Emily Essner told us Saks has been “really excited” by the results they’ve seen from leaning into influencer strategies in a bigger way over the past year, as well as dipping into podcasts for the first time. The company is also discovering the benefits of using video. “Video is a fantastic opportunity to test,” Essner said. “We’re able to run dozens and dozens of variants of content and really test messaging and lean into what’s working.”
Limited edition drops are a great way of experimenting with new ideas and taking the temperature of your audience. Salt & Straw CMO Alison Hiatt talked about how the ice cream brand approaches its regular releases of limited edition flavors. In some cases, a release will be driven by a time-sensitive pivot. Other times, a release will prove so successful that the flavor may be graduated to become a mainstay of Salt & Straw’s offerings.
As you venture into new realms, keep in touch with your consumer. You have to stay relevant to their needs, and you have to move at their pace. Claire’s CMO Kristin Patrick talked about maintaining a dialogue with consumers across a range of age groups and drawing inspiration from learning about Gen Zs and even the younger Generation Alpha cohort. Cory Haik talked about making sure Vice Media has “permission” from its audiences as the company is “going hard” at diversifying revenue across all of its brands, including Vice, Refinery29 and i-D. Vice doubled its revenue through commerce (affiliate revenue) in 2021 and aims to double that again in 2022. Ads and direct-to-consumer are the other core streams forming the company’s three-pronged strategy.
In developing these streams, Haik said Vice had to figure out where each brand has subject authority and consumer support to enter a new category of commerce. “It’s that trust piece that we have with our audience,” Haik said. “They know if they have a question about what sex furniture to buy, they’re gonna ask us because Vice has that authority.”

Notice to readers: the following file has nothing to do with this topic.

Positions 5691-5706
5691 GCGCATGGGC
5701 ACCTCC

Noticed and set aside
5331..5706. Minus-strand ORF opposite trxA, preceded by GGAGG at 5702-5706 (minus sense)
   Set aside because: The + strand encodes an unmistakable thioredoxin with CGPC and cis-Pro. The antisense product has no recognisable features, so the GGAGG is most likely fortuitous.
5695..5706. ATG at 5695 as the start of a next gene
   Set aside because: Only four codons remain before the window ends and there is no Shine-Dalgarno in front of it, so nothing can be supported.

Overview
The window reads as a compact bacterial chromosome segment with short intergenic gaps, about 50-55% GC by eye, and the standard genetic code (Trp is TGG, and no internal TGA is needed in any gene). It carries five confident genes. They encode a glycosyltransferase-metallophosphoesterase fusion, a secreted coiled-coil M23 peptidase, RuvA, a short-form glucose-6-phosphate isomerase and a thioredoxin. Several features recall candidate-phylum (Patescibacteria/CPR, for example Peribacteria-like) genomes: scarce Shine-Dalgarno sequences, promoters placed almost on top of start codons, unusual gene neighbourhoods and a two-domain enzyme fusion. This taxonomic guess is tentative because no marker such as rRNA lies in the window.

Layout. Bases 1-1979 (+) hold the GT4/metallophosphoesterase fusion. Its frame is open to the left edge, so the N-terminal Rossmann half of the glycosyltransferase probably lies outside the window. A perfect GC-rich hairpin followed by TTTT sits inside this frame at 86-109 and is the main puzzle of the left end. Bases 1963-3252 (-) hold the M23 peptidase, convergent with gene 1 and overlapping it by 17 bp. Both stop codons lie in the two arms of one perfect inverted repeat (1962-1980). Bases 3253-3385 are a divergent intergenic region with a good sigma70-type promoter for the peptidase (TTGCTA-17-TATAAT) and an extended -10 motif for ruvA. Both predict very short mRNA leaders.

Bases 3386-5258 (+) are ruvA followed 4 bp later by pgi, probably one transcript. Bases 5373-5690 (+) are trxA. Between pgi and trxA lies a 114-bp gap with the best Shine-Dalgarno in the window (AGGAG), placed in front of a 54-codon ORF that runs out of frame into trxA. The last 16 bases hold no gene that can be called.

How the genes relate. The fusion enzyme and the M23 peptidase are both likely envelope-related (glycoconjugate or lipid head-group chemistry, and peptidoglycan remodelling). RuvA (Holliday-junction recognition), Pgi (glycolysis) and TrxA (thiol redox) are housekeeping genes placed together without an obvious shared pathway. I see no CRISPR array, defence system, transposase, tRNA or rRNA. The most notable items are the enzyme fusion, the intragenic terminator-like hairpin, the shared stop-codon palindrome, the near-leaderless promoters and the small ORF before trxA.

The pandemic introduced many marketers to the challenges of managing remote teams. But with work-from-home now a norm for many CMOs and marketing departments, motivating dispersed teams to produce great work is an essential part of the modern leader’s skillset.
First, you need to make sure your team is equipped for the challenges your brand will take on in the year ahead. Kory Marchisotto of e.l.f. Beauty talked about instilling a growth mindset and building a team of “like-minded, like-spirited disruptors” capable of responding quickly to events and turning out great creative work in a matter of hours. “It’s getting people to have the passion, the fire in the belly, the emergency mentality that we have to move fast… It takes a lot of hard work, and it takes teams of talented superheroes,” she said.
Emily Essner of Saks and Cory Haik of Vice Media both offered a reminder that the customer must remain the central figure in the work of marketing teams. “This is all about the customer journey, where you find them and how ultimately they get down that funnel,” Haik said. “Everybody on the team, everybody in the business has to understand that, because all roads ultimately need to drive to that.”
CMOs should also recognize that there are times when it pays to have fun with your brand, and those moments can be inspirational and morale-boosting. Of course, it’s up to you to judge when that lighter touch is appropriate. “Our brand is incredibly important, it is incredibly valuable, we are very protective of it,” Essner said. “But what are the places where we can be a little bit less protective, we can have a little bit more fun and a little bit more flexibility with the brand, and where are the places where we really have to hold it incredibly tight.”
Our CMO speakers frequently touched on the importance of speed as a facet of marketing in 2022. That means developing the reflexes to respond rapidly to changing circumstances, to jump on opportunities and execute quickly. Brands are increasingly comparable with media companies in terms of generating content, and there are rewards for reacting to cultural moments via social channels.
Kory Marchisotto talked us through e.l.f. Beauty’s response to the brand being the subject of a pivotal question on Jeopardy. Almost immediately — “within about 12 hours,” Marchisotto said — the marketing team had engaged the contestant in a light-hearted social media ping-pong match. Then they changed e.l.f.’s branding on its social channels to riff on the moment, before presenting the contestant with an $8,000 check, which he donated to charity.